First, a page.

Diagnosis & Treatment
Lung Cancer
Italy

Lung cancer treatment in Italy: diagnosis, therapy and surgery

Lung cancer treatment in Italy: diagnosis, therapy and surgery

Lung cancer treatment in Italy is popular with foreign patients due to its very low prices, high professionalism of local doctors and good quality services.

Lung cancer is a malignant, uncontrolled growing tumor from the lung cells that can block the bronchi or cause pulmonary hemorrhage.

There is no single type of lung cancer.

There are different types of primary tumors depending on the type of tissue involved.

In addition, secondary tumors (metastases) from other organs can settle in the lungs. For example, breast cancer.

From the clinical point of view it is usual to distinguish two main types of lung cancer that together represent more than 95% of all the neoplasms affecting this organ: small cell lung cancer (also called microcitoma, 10-15%) and non-small cell lung cancer (the remaining 85%) Both types originate from the epithelial tissue covering the lung structures. The type of tumor largely determines the approach to treatment.

AIRTUM (Italian Association of Tumor Registers) reports 38,200 new diagnoses of lung cancer per year, representing 11% of all diagnoses of cancer in Italy: 15% of new diagnoses for men and 6% for women.

In recent years, there has been a moderate decrease in the incidence in men, but an increase in women: the explanation is related to the smoking habit, which decreases in men but increases in women.

According to the data available today, one of nine men and one of 36 women may develop lung cancer during their lifetime, while one in 10 men and one of 44 women may die from this disease. Lung cancer is one of the leading causes of death in industrialized countries, including Italy. In this country, lung tumors are the main cause of cancer death in men and the third in women (almost 34,000 deaths per year).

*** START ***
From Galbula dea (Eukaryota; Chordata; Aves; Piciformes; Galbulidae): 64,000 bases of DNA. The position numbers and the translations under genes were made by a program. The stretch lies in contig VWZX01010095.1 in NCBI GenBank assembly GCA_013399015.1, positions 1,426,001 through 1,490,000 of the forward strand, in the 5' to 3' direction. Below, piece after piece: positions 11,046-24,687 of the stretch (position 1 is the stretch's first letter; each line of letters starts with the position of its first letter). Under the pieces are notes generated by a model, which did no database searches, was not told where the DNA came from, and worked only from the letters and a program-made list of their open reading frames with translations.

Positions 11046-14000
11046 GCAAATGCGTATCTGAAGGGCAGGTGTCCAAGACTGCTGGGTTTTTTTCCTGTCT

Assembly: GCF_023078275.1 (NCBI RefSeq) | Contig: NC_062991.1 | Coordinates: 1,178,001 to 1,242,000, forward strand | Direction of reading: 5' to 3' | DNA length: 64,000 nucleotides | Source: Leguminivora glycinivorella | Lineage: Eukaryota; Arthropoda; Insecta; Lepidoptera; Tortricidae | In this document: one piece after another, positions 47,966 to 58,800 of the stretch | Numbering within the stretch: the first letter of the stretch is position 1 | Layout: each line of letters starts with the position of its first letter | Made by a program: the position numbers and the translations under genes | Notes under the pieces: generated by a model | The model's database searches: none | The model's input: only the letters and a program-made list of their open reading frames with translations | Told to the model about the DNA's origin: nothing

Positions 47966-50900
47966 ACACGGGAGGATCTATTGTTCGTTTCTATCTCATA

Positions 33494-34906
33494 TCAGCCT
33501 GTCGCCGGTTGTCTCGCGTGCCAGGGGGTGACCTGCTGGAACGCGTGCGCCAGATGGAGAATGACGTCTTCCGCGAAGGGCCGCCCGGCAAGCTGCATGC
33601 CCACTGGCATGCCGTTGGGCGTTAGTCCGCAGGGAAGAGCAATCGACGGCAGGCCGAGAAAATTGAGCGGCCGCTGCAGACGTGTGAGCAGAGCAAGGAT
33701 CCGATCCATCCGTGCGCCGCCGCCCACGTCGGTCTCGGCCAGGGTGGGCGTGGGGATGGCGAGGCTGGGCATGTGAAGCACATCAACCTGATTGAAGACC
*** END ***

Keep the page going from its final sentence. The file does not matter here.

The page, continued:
Best lung cancer centers in Italy

Oncological care in Italy meets the highest international standards. Many clinics and oncological institutes of the country are focused on the American standards of treatment and diagnostics. If you are interested in treating lung cancer in Italy, we recommend contacting one of the following centers. Here you will have a world-class highly qualified medical care.

Ospedale San Raffaele (San Raffaele Hospital)

The San Raffaele University Scientific Institute, better known as the San Raffaele Hospital, is a largest medical center (1,350 beds) that belongs to the municipalities of Segrate and Milan. In addition to the research departments, the best specialists in medical oncology and cancer surgery, hematology and bone marrow transplantation were concentrated here.

Lung cancer treatment is one of the main profiles of the center.

Istituto Europeo di Oncologia (European Institute of Oncology)

The European Institute of Oncology is a private hospital and scientific center in Milan, which is engaged in research aimed at improving the methods of diagnosis and treatment of each type of cancer. There are dozens of research groups that cover almost all issues of modern oncology. The Institute was founded in 1994, and today it has the status of IRCCS.

Ospedale Niguarda Ca' Granda (Niguarda Ca' Granda General Hospital)

Niguarda is a historic hospital in Milan, founded in 1939. In 2011, the re-certification process was initiated, which confirmed the “vocation for the treatment of pathologies of medium and high complexity”. Oncology, including the treatment of lung cancer and colorectal cancer, remains one of the priorities of this center.

Istituto Clinico Humanitas (Humanitas Research Hospital)

Humanitas Research Hospital is a highly specialized clinical and scientific research center and teaching site of the Humanitas University.

The hospital located in the municipality of Rozzano is recognized by the Ministry of Health as an Institute of Clinical and Scientific Care (IRCCS). Today, Humanitas is an international reference point in cancer and immunodegenerative diseases research. It is certified by the Joint Commission International since December 2002.

Istituto Oncologico Veneto (Veneto Oncological Institute)

The Veneto Oncological Institute is a hospital structure located in Padua that carries out activities for the prevention and treatment of cancer, as well as scientific research (as part of the IRCSS network). The Institute is engaged in clinical trials of cancer treatments. In particular, Veneto coordinated the PER-ELISA national study on the use of letrozole and the combination of pertuzumab + trastuzumab as a neoadjuvant therapy for HER2-positive breast tumors.

Symptoms and diagnosis of lung cancer

Lung cancer in many cases remains asymptomatic in its early stages: it happens sometimes that the disease is diagnosed during examinations carried out for other reasons.

When present, the most common symptoms of lung cancer are:

• persistent cough that does not go away and even worsens with time
• chest pain that gets worse when you cough or when you try to take a deep breath
• poor appetite, weakness and fatigue
• frequent respiratory infections
• shortness of breath
• hemoptysis